“And if in fact temperatures are warming — I know this is not our climate change meeting — but I think we can anticipate that we may end up having some challenges in terms of managing our waterways well, whether or not we can continue to use barges to move a lot of product out of the American heartland to ports around the world, that is going to depend on our infrastructure,” Obama said.
“So we are going to, in our budget, continue to push Congress to see if we can essentially deal with deferred maintenance,” he added in emphasizing the importance of waterway and port infrastructure.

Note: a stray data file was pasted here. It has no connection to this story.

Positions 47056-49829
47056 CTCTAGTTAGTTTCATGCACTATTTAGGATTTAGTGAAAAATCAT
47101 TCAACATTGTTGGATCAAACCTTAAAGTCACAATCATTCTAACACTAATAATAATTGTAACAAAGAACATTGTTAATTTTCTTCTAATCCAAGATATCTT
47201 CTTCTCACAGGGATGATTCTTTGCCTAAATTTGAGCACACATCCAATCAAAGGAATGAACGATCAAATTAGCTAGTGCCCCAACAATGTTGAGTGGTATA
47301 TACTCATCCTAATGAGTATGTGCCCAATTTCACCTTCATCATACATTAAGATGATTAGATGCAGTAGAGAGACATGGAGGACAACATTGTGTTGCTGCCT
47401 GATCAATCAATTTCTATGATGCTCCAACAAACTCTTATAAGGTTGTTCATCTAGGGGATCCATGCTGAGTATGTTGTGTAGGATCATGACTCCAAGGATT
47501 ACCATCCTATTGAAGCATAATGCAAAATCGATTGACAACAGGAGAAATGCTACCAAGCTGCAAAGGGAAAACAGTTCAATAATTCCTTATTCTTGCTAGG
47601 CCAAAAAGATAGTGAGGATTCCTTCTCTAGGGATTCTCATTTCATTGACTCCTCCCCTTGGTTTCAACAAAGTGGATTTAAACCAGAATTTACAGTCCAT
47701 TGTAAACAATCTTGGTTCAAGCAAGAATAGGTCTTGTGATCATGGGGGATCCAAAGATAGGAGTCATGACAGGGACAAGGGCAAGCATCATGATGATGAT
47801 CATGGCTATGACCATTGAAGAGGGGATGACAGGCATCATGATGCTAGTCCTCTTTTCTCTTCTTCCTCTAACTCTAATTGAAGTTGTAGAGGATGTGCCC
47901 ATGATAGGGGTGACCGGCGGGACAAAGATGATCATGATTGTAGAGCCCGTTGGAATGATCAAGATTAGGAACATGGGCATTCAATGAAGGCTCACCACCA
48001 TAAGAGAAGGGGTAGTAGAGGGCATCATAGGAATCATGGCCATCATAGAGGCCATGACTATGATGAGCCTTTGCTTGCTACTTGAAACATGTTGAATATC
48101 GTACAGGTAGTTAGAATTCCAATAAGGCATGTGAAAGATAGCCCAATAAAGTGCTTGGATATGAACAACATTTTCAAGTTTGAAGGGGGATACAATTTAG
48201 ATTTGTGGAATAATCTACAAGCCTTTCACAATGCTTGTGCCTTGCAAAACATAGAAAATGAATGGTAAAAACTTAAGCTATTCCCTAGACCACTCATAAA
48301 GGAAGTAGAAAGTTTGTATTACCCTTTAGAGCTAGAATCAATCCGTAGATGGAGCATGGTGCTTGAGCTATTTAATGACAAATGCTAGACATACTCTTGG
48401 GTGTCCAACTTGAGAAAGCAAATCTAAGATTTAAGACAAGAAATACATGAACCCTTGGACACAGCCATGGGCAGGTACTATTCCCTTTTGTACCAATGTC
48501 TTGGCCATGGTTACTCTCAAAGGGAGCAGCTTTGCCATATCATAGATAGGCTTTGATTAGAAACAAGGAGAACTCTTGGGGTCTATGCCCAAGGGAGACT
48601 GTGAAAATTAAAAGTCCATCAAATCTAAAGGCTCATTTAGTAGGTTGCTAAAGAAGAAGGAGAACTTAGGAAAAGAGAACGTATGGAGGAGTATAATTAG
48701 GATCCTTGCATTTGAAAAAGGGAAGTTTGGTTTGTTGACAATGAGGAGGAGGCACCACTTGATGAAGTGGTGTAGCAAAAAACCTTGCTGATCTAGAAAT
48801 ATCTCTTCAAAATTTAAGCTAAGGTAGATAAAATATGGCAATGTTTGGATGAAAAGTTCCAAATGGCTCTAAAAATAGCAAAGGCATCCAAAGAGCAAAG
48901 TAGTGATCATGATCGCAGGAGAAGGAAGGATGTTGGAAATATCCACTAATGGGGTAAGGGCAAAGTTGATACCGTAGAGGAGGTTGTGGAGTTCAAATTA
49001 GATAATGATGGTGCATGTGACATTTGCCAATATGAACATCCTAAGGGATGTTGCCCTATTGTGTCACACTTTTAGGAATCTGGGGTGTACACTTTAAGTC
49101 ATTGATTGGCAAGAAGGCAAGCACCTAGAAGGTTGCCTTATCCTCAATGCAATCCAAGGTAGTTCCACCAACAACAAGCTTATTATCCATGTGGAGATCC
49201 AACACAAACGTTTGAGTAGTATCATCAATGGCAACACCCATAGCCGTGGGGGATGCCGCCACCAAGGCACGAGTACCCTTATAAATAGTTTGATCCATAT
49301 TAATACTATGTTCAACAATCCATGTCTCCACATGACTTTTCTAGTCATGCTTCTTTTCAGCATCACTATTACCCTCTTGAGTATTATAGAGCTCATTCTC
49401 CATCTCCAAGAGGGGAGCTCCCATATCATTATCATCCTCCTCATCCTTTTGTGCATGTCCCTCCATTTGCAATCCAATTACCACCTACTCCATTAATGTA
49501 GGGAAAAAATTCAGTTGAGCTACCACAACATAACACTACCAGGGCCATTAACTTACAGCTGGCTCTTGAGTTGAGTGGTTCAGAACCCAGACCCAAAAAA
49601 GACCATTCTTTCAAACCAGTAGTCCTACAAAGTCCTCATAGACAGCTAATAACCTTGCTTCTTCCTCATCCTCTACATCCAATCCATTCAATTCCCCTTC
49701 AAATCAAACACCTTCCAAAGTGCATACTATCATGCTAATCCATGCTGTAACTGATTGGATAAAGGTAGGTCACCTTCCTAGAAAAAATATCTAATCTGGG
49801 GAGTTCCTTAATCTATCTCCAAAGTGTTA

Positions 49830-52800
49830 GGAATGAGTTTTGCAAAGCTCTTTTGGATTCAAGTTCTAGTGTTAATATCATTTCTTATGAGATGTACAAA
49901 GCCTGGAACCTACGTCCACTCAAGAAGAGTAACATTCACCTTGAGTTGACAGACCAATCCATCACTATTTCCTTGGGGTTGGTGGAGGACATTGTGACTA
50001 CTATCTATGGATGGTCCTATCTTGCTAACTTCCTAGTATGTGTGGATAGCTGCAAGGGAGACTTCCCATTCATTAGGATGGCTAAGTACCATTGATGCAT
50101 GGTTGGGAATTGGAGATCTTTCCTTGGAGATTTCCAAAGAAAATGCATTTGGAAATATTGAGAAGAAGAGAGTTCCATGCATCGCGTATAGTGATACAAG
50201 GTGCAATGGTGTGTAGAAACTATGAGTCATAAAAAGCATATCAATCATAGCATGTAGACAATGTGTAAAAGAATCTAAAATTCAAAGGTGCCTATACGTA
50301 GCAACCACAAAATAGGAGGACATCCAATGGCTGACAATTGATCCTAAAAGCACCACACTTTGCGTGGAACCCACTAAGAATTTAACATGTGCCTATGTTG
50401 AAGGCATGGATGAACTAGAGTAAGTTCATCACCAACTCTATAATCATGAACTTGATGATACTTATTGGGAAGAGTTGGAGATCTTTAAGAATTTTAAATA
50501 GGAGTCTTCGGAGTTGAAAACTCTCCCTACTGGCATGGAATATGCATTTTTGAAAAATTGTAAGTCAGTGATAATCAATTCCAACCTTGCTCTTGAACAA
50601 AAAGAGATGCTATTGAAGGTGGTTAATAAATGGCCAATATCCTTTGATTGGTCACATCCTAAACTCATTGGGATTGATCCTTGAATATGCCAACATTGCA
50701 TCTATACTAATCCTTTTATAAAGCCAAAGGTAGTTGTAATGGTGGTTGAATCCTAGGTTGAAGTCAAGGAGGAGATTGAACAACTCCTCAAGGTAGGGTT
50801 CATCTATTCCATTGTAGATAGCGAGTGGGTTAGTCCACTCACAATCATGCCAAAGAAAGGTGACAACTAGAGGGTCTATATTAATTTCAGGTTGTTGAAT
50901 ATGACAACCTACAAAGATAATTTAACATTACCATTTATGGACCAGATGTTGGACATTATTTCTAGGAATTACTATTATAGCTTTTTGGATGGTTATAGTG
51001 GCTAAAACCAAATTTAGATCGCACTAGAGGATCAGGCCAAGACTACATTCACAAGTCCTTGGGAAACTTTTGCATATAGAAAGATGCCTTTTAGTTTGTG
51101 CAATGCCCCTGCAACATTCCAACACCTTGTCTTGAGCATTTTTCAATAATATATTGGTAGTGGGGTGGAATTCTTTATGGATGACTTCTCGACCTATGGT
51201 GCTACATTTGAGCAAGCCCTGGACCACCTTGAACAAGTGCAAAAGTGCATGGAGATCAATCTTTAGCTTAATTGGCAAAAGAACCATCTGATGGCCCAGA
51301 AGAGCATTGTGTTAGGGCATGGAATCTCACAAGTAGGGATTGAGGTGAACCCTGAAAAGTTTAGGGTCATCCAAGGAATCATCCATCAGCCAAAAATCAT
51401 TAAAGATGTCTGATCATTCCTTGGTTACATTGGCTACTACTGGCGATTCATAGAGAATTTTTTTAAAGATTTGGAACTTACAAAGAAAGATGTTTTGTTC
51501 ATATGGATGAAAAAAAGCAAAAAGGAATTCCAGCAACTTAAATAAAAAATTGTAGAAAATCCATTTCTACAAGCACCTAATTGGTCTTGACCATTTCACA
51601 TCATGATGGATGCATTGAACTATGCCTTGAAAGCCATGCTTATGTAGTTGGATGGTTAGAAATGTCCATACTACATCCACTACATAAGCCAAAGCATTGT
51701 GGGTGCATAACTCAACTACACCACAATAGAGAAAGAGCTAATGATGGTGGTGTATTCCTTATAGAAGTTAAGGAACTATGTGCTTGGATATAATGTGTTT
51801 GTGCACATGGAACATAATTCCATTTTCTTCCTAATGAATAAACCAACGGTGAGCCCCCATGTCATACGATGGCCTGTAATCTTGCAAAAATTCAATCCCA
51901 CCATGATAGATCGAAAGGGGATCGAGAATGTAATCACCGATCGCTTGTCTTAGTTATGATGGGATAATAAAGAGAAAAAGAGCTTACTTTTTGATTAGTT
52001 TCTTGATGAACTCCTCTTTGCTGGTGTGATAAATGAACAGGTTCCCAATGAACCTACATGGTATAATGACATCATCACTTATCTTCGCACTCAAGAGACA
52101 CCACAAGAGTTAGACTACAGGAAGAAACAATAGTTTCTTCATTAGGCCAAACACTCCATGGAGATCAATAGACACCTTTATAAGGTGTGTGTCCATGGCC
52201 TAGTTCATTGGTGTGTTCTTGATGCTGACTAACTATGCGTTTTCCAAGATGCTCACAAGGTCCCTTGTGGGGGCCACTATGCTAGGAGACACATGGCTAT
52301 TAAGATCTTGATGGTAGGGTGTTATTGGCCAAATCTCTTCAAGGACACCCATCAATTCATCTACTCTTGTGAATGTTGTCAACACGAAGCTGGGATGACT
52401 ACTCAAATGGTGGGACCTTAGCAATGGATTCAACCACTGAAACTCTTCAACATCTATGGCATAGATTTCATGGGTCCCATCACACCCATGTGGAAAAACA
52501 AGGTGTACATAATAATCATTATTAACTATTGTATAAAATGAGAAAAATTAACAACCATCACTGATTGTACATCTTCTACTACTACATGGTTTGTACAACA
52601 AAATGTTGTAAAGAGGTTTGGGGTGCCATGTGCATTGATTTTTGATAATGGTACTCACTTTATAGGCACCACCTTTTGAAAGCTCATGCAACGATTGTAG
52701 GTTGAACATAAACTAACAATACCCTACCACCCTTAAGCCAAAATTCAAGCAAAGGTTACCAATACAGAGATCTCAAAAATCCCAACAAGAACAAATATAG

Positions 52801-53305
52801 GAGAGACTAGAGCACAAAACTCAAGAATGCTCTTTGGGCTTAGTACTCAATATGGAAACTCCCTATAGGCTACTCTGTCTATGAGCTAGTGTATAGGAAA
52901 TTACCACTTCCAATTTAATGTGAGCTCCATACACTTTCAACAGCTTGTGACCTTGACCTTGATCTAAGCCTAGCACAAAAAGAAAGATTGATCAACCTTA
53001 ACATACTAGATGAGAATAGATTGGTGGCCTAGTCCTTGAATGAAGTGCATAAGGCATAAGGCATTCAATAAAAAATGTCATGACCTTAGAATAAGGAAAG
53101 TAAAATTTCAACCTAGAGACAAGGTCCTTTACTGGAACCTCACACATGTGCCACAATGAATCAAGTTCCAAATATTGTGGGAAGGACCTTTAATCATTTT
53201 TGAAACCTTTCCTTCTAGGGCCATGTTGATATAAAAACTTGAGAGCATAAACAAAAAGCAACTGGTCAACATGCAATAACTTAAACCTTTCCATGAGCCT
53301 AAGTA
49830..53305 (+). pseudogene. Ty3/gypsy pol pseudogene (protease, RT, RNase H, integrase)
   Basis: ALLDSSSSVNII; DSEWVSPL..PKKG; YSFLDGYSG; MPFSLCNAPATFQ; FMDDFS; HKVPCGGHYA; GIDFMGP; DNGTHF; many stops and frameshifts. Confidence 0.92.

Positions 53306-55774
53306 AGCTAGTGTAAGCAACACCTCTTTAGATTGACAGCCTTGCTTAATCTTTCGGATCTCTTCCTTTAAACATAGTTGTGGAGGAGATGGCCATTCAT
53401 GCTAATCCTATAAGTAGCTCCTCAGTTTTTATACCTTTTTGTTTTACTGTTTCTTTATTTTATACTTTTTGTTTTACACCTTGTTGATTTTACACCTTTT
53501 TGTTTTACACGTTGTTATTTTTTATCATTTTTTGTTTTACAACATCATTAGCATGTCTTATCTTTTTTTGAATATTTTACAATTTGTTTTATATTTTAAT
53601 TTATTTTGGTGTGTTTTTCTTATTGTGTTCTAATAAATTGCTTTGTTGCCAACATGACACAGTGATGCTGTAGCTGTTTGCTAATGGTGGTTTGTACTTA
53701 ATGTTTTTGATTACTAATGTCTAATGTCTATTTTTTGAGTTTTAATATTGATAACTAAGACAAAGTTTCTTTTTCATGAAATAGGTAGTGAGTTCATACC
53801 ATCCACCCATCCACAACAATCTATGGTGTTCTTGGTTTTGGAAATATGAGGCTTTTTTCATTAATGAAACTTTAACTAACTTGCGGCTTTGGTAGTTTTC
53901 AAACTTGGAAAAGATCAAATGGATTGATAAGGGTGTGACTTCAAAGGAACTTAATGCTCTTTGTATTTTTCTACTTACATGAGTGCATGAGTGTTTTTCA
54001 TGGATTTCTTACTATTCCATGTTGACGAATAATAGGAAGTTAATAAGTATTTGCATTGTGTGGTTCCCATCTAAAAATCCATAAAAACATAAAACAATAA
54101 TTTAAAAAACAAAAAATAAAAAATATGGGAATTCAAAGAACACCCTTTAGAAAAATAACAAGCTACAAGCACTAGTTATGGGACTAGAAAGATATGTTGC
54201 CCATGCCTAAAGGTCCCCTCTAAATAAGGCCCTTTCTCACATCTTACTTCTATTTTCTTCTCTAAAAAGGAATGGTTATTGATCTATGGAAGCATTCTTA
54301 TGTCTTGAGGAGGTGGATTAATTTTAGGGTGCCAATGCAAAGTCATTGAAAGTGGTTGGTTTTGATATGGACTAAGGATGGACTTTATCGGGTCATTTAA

The president touched on climate change very briefly during wide-ranging remarks about U.S. export and trade policy.
Last year’s major drought helped drop water to levels that created problems and risks for barge transit along the Mississippi, which carries large amounts of agricultural, petroleum and chemical products.
In early December, the American Waterways Operators and the Waterways Council Inc., in sounding the alarm about the need to remove rock pinnacles and other fixes, said that movement of $7 billion in goods was at risk in December and January alone.